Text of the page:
At the age of 19, second baseman Luis Urias is quickly becoming a prime name to watch in the San Diego Padres system. For good reason, too. As the youngest player in the California League (until his teammate Josh Naylor arrived), Urias hit .330/.397/.440 with a .836 OPS for the Lake Elsinore Storm in 2016, en route to winning the California League MVP. He also had more walks (40) than strikeouts (36) and was chosen to participate in the 2016 Padres Futures Game at Petco Park. Luis Urias‘ 2016 campaign put him on the radar of many around the league. MLB.com’s prospect rankings have ranked him as the 11th best prospect in the Padres system.
Amongst all of the hype that A.J. Preller’s acquired prospects have gotten through trades, international signings, and the MLB Draft, Luis Urias (who was signed by Josh Byrnes) went about his business in 2016, a lot of it with minimal recognition. As a matter of fact, it is only within the past two months or so that many have opened their eyes and realized the talent of the Mexican native.
Second baseman Luis “Fernando” Urias was born on June 3, 1997 in Magdalena de Kino, Sonora, Mexico. The Padres signed him on December 27th, 2013, at the age of 16 years old. They negotiated his contract from the Mexico City Red Devils. Just a few months later, Urias made his professional debut with the DSL (Dominican Summer League) Padres. After a brief stint, he headed to Arizona to play in the Arizona Fall League. He showed flashes of promise, slashing .310/.393/.355 with five doubles and 10 stolen bases.
Following the AFL, Urias headed to Yaquis de Obregón (a Mexican baseball team of the Liga Mexicana del Pacífico) to play alongside his brother, Ramon. Then 17, he became the second-youngest player to ever play in the history of the league.
As an 18-year-old (!!), Luis Urias torched Northwest League pitching with the Tri-City Dust Devils, playing only ten games before the Padres decided to promote him to Fort Wayne. In 193 at bats in Fort Wayne, Urias hit .290 with a .370 OBP, walking 16 times while only striking out 18 times. He was basically a high school kid, hitting against pitchers who were three to five years older than him. The fact that he played that well gave A.J. Preller & company a reason to continue being aggressive in his development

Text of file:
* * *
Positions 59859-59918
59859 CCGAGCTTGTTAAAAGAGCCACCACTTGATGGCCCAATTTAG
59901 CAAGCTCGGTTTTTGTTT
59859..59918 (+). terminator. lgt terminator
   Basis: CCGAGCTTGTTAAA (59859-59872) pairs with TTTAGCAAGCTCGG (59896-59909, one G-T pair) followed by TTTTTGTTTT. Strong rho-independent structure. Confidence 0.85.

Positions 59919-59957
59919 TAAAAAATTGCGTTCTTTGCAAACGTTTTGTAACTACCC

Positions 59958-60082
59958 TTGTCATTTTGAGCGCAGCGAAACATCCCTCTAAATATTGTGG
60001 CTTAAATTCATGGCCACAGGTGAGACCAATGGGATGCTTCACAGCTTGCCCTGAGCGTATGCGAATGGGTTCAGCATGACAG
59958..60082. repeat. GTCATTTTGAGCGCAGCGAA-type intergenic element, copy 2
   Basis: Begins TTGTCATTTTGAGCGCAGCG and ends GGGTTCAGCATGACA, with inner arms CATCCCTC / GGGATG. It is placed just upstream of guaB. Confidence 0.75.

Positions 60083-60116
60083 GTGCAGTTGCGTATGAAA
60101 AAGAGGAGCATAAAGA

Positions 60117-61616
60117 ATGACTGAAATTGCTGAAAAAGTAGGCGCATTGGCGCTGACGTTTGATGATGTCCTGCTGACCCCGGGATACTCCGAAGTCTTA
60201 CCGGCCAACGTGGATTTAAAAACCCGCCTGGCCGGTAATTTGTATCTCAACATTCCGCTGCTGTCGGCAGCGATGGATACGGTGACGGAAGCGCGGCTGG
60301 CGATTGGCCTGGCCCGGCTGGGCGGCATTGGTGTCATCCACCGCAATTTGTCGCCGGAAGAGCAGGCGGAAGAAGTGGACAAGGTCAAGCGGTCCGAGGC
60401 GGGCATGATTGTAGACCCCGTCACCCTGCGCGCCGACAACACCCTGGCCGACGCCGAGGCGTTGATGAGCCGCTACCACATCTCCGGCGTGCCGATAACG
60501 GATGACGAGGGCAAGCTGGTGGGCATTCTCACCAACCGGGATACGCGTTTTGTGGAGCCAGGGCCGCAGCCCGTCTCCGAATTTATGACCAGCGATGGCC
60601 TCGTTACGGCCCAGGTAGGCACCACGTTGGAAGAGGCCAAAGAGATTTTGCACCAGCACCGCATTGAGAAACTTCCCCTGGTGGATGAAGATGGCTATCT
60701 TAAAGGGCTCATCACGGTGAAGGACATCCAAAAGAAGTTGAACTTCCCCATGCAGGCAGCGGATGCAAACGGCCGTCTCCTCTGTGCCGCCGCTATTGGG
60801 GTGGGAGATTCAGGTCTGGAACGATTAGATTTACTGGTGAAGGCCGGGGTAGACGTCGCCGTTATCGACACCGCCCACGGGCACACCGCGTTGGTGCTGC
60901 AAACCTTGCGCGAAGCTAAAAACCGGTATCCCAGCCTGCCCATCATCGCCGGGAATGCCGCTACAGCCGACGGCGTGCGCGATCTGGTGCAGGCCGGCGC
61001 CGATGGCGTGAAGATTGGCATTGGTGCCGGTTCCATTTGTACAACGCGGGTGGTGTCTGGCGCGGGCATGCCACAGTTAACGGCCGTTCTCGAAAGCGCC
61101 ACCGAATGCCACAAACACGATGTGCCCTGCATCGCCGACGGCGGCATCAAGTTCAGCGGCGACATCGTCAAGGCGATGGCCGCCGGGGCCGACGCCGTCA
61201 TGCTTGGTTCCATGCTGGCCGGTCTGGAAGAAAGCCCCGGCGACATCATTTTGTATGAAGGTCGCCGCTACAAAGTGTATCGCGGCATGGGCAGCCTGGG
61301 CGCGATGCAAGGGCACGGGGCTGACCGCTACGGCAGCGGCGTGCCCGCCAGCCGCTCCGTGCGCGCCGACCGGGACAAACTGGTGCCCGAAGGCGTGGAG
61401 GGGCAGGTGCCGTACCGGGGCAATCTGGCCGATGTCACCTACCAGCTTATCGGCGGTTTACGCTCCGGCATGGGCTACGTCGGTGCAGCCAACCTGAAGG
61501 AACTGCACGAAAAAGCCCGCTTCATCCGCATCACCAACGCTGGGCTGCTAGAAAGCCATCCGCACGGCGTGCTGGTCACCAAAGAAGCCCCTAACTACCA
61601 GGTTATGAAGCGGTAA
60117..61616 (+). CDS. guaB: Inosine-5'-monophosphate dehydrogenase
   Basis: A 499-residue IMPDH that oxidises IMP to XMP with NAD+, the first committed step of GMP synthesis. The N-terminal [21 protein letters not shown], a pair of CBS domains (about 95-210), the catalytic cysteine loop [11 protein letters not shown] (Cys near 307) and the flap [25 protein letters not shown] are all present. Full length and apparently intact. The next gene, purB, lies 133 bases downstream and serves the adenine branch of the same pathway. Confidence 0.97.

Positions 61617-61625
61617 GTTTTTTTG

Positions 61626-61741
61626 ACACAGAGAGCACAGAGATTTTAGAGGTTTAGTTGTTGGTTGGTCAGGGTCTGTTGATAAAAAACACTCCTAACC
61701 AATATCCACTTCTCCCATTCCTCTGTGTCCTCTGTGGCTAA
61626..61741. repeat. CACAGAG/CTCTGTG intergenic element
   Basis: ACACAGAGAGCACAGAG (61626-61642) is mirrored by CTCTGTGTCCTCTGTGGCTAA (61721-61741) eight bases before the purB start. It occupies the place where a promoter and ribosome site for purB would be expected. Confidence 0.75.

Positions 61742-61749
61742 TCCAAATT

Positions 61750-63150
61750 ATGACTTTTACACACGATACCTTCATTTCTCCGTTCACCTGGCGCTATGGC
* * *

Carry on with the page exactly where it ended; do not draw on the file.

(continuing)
After his second year in the Padres system, Urias once again headed to Yaquis de Obregon to play 2015 winter ball. After 36 games (107 at bats), Urias was hitting .280 with 16 RBIs and 11 runs scored. Then, something interesting happened.
The San Diego Padres contacted Yaquis, saying that they wanted Urias to come to San Diego for “tests.” After conducting tests, the Padres decided that it was best for Urias to rest and take the rest of the season off. This was a surprise to Yaquis, but they understood the response from the Padres, and the request was granted.
Perhaps rest was all that Urias needed, because his aforementioned 2016 was fantastic. Urias dominated the Cal League, and even succeeded in Triple-A El Paso while his potential teammates were playing in the Futures Game at Petco Park.
Urias capped off his year in the Padres organization with a 2-4 night at Petco Park in the Padres Futures Game.
When it comes to the scouting report on Luis Urias, it is quite obvious that his hit tool is very strong. Perhaps the best part of his approach is the simplicity of it. For being so young (he will not turn 20 until June), he has a very mature understanding of the strike zone. This can best be summarized in his K-BB ratio (70 strikeouts to 85 walks) and his 2016 hit spray chart (from MLBFarm.com).
There is not a lot of power in the bat of Urias, as he is only listed on MiLB.com at 5’9″, 160 pounds. However, he has the definite potential to fill out his frame a little bit and be a gap hitter. Here is a video I took of his two-run double at the Padres Futures Game:
Defensively, Urias is solid. His arm strength is average, but he is very comfortable and fluid in the infield. Many have wondered whether he could potentially move to SS, but that is unlikely. He profiles as a second baseman.
Base running-wise, Urias is not a speedster (he was caught stealing 13 times, as opposed to only 7 successful attempts). He has work to do in that department, but seems to run the bases quite well. Again, at only 19, base running is no worry at this point.
It is expected that the Padres will continue to be aggressive with Luis Urias and his development. As a 19-year-old on Opening Day, I would expect Urias to be at 2B in AA San Antonio.
Luis Urias is one of the more intriguing prospects in the San Diego Padres organization. Once overlooked, he again has a chance to surprise and perhaps crack some top-100 prospect boards during the 2017 season. Padres fans should be thrilled to have this talent in the organization, and it is going to be a lot of fun to follow his development in the upcoming years.